South Africa’s unemployment problem is no longer a hidden secret, it is a well-known wound on the South African landscape

If one includes those who have given up looking for a job, unemployment is now almost 44%. More terrifying is that amongst the youth unemployment, using that definition, it is almost 75%, translating that into numbers of youths per hundred who will not find or even look for jobs when they leave school are terrifying.  As a country, we need to find a solution. And writing that line is probably the easiest part of the process.

The amazing reality is that a superb solution is bringing in as many artisans into the workforce as possible. This includes not only training and upskilling artisans in hard skills, but giving them the basic skills in entrepreneurship as well. Artisans with these skills can help solve poverty and unemployment, build local economy which brings along all of the benefits of a solid work-force.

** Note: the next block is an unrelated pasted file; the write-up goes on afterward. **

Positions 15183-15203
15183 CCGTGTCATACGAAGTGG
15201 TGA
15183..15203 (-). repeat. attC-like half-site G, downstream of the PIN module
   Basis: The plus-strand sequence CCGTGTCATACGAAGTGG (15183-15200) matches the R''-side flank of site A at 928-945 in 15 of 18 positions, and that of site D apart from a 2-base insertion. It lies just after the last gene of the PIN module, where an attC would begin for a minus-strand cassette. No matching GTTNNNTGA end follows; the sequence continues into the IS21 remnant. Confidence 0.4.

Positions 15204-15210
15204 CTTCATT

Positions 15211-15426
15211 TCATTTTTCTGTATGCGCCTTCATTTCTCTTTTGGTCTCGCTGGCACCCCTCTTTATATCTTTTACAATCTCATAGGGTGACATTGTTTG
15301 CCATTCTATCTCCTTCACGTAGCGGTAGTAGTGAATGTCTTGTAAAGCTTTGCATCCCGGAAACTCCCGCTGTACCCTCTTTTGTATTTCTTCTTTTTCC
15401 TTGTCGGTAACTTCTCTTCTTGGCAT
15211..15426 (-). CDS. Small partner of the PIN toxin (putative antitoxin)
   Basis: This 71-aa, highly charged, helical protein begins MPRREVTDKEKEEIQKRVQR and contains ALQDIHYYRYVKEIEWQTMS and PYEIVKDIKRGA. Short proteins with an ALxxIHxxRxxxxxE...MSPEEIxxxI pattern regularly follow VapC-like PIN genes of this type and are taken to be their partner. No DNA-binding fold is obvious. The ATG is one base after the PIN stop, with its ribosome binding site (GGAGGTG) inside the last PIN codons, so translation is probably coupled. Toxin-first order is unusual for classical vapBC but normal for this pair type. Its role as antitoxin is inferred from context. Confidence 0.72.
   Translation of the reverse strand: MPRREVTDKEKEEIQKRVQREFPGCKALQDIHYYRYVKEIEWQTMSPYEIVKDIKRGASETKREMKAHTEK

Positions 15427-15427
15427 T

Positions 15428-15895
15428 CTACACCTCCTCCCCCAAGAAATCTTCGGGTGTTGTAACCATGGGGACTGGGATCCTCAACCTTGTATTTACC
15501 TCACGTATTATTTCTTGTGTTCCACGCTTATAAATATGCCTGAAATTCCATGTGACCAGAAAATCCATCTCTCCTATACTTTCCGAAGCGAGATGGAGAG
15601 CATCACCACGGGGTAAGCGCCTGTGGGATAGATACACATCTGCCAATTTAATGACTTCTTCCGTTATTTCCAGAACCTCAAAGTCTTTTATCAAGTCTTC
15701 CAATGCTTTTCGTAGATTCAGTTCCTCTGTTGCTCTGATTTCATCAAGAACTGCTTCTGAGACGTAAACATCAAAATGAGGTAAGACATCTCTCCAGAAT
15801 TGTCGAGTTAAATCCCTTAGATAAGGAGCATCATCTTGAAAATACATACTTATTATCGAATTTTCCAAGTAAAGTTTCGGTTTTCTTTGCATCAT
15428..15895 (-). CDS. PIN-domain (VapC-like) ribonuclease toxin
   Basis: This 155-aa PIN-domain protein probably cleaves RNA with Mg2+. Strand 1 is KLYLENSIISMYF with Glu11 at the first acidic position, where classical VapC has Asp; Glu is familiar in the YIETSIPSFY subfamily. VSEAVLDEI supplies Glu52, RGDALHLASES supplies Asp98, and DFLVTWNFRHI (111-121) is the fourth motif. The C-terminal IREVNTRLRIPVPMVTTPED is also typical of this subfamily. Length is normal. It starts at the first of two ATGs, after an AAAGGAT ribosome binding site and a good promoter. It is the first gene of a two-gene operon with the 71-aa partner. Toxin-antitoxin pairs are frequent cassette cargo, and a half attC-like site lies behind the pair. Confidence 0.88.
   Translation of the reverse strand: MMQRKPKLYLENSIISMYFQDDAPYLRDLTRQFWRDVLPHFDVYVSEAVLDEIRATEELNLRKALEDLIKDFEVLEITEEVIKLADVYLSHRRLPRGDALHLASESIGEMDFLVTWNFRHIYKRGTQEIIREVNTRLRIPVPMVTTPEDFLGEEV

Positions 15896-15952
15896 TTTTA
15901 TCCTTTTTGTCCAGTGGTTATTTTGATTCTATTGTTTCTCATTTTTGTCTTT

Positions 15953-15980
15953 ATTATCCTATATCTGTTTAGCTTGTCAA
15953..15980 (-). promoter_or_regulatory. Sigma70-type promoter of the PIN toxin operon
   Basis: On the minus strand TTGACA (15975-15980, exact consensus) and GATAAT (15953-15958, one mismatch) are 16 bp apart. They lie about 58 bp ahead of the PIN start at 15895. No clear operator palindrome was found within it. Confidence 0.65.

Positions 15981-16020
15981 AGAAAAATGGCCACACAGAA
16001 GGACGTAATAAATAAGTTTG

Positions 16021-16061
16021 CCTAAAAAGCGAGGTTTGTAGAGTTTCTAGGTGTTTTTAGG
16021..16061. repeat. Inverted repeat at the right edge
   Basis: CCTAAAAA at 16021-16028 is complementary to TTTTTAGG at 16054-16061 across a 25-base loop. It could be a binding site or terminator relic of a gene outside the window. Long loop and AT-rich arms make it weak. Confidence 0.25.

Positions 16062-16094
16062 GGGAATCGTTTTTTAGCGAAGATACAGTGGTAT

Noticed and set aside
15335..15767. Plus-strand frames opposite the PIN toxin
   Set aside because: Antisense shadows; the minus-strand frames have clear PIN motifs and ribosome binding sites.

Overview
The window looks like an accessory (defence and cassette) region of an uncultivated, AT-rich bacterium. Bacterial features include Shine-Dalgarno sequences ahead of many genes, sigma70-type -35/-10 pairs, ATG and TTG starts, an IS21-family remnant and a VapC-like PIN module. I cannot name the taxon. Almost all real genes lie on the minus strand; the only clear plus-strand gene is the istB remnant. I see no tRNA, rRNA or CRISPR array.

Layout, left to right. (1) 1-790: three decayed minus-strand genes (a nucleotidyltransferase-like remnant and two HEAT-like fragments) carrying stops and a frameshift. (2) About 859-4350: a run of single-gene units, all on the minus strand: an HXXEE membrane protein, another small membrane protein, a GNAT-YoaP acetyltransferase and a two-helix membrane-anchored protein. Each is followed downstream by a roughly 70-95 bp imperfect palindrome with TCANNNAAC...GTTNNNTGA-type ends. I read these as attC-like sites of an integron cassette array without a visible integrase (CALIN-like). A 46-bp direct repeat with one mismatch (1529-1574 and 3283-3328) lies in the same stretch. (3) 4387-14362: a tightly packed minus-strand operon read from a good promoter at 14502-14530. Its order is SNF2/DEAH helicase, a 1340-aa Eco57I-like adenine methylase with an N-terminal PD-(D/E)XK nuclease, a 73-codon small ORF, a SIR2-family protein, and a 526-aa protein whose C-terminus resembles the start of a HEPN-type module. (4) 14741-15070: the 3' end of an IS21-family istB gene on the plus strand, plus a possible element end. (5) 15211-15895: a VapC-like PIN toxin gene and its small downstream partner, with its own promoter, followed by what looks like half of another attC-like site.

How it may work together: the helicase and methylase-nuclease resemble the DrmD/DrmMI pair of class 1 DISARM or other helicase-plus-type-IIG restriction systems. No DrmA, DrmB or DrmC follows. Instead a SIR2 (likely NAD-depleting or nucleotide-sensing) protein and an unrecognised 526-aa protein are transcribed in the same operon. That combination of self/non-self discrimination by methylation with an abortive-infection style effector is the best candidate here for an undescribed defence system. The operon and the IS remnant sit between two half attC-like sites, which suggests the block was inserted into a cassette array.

According to the National Development Plan to grow the economy to a point where it can ensure that all citizens have better working and living conditions by 2030, South Africa needs to produce over 30 000 artisans a year to meet labour demands. Currently, we produce around 15 000 a year.

Not only are we not producing enough artisans the average age of artisans in South Africa is around 55 years. This means not only do we have a shortage, but if we do not turn things around our dire situation will only get worse.

There are a number of points, that although seemingly obvious, need to be emphasized and …then re-emphasised. 

Artisans are a vital part of service-delivery in every community, whether rural or urban. Every community requires plumbers, glaziers, chefs, electricians, hairdressers and so the list goes on. And not only are these required but the greater their skill and training the greater their impact on their communities are. The artisanal sector is a crucial driver of economic growth and job creation and the second-largest employer in the developing world, behind only agriculture.